On Easter Monday, this week, she awoke to news of a 10th fatality and said : “When is it going to end? I left the building at 8.30pm and he died at 8.55pm. It is just soul destroying. We have deaths normally, but they are good deaths. We have the family around the person. The first resident started with symptoms on 24 March. Since then we have had 19 people in isolation and four have come out of isolation. We are just having deaths all the time.”

The pattern emerging at Wren Hall, of residents deteriorating rapidly, after appearing to stabilise, has been reflected in the deaths of the thousand other old men and women who have died in similar circumstances. Anita said : “People pick up at day five or six and seem to be stabilising and then at day eight, nine, 10 they plummet. Their oxygen saturations fall and they have no reserves left. It is intense. We have people on oxygen, subcutaneous fluids and trying to manage temperatures with paracetamol by suppository because they can’t manage orally.”

Her “red team” of six staff are dedicated to trying to look after the suffering in masks, face shields and aprons, but she said that morale is taking a battering. “It’s getting harder and harder every day. We lose somebody and it gets worse. They are trying to keep up their spirits, but it’s not happening. We’re fighting a losing battle. The families are scared. There are families calling wanting to speak to their loved ones and wanting to Skype them, but we are also looking after people who are really ill. Sometimes you feel bad you can’t give them the time they want.”

Anita was scathing about the level of support she has received from Public Health Commissioners who “say we’re doing a fantastic job but they haven’t got a clue what this job is like now,” and there has been “no communication with Public Health England.” The epidemic has been “poorly handled from start to finish. Are people dispensable? It feels as if people are not worth saving. But that is certainly not how we feel.”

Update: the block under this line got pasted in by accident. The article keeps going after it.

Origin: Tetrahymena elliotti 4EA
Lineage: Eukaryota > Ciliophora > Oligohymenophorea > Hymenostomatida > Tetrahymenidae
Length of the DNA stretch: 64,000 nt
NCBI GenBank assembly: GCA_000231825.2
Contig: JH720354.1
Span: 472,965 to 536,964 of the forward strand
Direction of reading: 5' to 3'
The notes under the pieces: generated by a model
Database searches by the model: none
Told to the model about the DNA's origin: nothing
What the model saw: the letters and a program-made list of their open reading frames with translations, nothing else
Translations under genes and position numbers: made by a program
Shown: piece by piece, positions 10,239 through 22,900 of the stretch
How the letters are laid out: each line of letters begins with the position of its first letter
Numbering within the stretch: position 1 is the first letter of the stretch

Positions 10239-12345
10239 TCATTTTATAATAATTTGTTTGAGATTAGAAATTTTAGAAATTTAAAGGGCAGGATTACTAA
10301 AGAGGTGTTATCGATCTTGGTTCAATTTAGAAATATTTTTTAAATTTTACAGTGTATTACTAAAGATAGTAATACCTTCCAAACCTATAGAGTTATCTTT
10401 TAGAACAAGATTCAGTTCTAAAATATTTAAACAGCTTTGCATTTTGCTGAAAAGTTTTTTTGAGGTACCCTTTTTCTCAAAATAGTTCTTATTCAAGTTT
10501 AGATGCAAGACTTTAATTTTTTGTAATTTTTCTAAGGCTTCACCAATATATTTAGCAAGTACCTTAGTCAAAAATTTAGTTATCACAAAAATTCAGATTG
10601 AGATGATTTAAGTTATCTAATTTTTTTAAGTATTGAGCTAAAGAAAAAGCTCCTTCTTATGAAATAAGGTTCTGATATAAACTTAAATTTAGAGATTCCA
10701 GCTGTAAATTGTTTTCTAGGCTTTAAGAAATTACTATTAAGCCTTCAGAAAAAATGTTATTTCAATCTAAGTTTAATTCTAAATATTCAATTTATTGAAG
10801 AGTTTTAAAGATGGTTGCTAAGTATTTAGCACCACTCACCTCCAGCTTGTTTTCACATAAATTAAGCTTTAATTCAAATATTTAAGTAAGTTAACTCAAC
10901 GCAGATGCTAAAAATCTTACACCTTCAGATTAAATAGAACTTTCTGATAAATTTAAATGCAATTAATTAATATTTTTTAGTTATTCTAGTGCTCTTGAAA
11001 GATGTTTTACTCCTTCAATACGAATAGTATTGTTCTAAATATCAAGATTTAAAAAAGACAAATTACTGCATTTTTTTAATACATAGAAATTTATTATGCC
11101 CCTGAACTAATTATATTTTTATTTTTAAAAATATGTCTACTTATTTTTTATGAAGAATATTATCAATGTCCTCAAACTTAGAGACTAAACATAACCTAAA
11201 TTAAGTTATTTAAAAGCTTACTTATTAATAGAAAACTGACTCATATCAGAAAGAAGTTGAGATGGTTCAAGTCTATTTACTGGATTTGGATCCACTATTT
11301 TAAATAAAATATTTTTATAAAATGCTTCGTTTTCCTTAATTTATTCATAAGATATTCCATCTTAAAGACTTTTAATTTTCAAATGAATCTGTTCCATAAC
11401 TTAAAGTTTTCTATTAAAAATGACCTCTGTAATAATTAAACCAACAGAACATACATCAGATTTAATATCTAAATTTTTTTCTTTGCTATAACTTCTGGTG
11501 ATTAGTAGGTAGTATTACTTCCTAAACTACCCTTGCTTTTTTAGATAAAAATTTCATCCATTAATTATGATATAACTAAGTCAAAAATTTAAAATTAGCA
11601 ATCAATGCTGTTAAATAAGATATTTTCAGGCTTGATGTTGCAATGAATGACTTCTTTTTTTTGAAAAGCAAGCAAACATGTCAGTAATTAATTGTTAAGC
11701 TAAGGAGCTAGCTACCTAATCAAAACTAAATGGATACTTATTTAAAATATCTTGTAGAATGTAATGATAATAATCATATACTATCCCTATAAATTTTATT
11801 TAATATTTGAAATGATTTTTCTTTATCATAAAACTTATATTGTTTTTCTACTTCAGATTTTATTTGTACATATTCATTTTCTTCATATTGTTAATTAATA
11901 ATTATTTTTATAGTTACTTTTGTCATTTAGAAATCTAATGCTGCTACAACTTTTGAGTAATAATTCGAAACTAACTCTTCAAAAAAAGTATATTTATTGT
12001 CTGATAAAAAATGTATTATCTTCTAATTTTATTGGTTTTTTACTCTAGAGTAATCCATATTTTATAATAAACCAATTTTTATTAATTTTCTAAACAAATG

Campaigners from the 'Alzheimer’s Society', 'Marie Curie', 'Age UK', 'Care England' and 'Independent Age' called on the Government to provide more testing and personal protective equipment for homes. A joint letter said: “Older people’s lives are not worth less. Care home staff are not second-class carers."

Alan Walker, Professor of Social Policy and Social Gerontology, University of Sheffield said : "The deep-seated ageism that governs policies on social care must be abandoned and frail older people, thousands of whom die of cold every winter, must be treated as full citizens with the right to good-quality social care. When they die, the least we could do is count their numbers."

Ros : "We must not forget that the mark of a civilised society must reflect how it treats its most vulnerable and oldest citizens."

Anita : "Are people dispensable? It feels as if people are not worth saving. But that is certainly not how we feel.”

No comments:

Post a Comment